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Israel set to pass law banning boycott activists from entering country

BDS supporters, London 2009
claudia gabriela marques vieira/ Wikipedia
Critics have deemed the bill 'political persecution' that aims to silence a legitimate political protest

The Israeli government on Monday is expected to pass into law a bill that would ban supporters of anti-Israel boycott movements from entering the country.

The proposed legislation would allow Israeli authorities deny entry visas or residency rights to any foreign national calling for economic, cultural or academic boycotts of either Israel or the West Bank settlements.

The minister of interior would have the ability, however, to make exemptions on a case-by-case basis. Under current law, the interior minister already has the right to prohibit individuals from entering Israel.

The bill passed its first reading in Israel's Knesset in November by a landslide margin of 42 to 15, with seven abstentions.

The final draft of the bill was approved earlier this month, with the law applicable to any person "who knowingly issues a public call for boycotting Israel that, given the content of the call and the circumstances in which it was issued, has a reasonable possibility of leading to the imposition of a boycott – if the issuer was aware of this possibility."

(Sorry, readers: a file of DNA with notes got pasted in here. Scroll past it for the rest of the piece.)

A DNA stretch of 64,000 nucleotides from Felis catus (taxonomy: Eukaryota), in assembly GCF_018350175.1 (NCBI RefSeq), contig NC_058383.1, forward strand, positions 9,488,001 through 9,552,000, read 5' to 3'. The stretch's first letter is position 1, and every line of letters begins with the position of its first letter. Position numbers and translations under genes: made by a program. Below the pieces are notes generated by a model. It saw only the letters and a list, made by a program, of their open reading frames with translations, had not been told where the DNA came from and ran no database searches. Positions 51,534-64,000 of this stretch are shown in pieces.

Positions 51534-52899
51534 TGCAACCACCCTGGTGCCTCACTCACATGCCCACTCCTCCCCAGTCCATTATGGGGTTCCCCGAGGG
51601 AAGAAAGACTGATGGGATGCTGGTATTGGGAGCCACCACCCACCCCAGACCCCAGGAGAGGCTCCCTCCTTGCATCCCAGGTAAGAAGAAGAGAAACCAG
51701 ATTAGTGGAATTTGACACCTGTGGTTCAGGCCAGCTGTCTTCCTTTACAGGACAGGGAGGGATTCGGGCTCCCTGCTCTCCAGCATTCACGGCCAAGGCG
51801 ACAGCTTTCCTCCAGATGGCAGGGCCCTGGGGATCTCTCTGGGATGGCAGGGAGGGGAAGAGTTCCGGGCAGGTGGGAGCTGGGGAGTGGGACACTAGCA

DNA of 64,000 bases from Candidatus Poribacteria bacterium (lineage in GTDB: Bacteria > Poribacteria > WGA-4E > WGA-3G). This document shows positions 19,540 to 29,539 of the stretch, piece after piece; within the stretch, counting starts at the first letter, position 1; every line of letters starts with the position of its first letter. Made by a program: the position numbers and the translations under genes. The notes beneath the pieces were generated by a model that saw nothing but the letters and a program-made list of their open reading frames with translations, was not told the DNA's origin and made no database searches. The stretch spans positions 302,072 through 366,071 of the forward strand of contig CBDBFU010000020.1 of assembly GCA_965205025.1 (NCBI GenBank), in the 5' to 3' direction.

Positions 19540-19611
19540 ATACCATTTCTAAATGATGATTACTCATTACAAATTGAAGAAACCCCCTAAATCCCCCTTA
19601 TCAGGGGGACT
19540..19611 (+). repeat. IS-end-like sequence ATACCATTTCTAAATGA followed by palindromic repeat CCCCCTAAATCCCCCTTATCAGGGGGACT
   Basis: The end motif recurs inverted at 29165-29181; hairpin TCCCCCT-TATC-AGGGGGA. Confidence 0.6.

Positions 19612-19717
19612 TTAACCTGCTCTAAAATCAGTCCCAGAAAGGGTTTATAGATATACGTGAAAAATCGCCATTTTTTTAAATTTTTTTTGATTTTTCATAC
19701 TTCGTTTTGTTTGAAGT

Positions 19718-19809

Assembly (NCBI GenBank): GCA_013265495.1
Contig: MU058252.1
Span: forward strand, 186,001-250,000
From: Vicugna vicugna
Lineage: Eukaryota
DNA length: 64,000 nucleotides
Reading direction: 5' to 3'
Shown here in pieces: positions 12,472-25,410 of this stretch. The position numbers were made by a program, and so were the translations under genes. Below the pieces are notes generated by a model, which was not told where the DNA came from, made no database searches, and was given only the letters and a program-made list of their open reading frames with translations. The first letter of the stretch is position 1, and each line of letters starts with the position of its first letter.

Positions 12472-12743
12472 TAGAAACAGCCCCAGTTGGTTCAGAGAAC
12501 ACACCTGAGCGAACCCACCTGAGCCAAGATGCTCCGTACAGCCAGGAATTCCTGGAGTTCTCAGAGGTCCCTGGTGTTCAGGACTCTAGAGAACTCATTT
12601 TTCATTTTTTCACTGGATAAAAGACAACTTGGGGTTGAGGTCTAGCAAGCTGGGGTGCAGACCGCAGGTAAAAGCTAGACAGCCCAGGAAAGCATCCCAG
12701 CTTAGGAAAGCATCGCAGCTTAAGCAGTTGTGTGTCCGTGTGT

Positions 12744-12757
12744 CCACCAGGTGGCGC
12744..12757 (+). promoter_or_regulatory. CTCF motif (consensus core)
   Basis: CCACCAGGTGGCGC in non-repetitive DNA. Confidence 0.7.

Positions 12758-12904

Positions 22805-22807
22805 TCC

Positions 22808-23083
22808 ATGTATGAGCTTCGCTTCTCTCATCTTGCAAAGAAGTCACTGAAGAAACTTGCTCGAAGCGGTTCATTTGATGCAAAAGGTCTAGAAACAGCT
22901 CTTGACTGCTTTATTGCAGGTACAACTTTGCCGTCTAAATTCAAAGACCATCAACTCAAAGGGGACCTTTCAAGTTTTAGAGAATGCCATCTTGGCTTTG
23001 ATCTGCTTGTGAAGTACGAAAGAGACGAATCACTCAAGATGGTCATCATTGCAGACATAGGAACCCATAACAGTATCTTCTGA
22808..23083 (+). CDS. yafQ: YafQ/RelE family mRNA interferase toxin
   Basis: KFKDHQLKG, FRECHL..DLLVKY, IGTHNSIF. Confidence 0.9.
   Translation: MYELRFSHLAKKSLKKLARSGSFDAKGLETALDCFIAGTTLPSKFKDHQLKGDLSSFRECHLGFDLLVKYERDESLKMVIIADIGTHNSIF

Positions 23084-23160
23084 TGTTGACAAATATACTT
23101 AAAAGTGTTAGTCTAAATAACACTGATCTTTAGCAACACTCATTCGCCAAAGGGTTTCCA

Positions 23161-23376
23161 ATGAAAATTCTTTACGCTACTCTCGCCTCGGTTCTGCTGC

RODGER BOSCH/ AFP

The definition was copied from 2011 legislation permitting civil lawsuits against activists associated with the Boycott, Divest and Sanctions (BDS) movement, the Ha'aretz daily reports.

The proposal was initially put forth by Jewish Home lawmaker Yinon Magal and later taken over by Kulanu MK Roy Folkman (Kulanu).

Folkman last week rejected criticism that the bill could target any individual who had ever signed a petition against, for example, purchasing goods from Israeli settlements, saying that it is "aimed mainly at organizations that work against Israel," according to Ha'aretz.

Folkman says that the BDS movement goes beyond legitimate criticism of the Jewish state into a form of de-legitimization, justifying the legislation.

But critics have deemed it "political persecution" and said it seeks to silence a legitimate political protest.

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"We’re all against boycotts of Israel," left-wing Meretz lawmaker Tamar Zandberg said, adding that "This law seeks to gag people on a political issue, and people must have the right to their political opinions."

"This is a terrible law, partly because it’s unnecessary, but also because we, who are against boycotts, are using boycotts against others," argued the Yesh Atid lawmaker Yael German. "This law will only give our enemies flammable material with which to smear us – that we’re constantly trying to gag people."

An alleged anti-Israel activist was in December denied entry into the country in the first such case since the bill's introduction to the Knesset.

The BDS campaign is a coalition of organizations inspired by the anti-apartheid movement who say they are using nonviolent means to promote the Palestinian struggle for independence and encourage international economic and political pressure against Israel.

(Staff with agencies)

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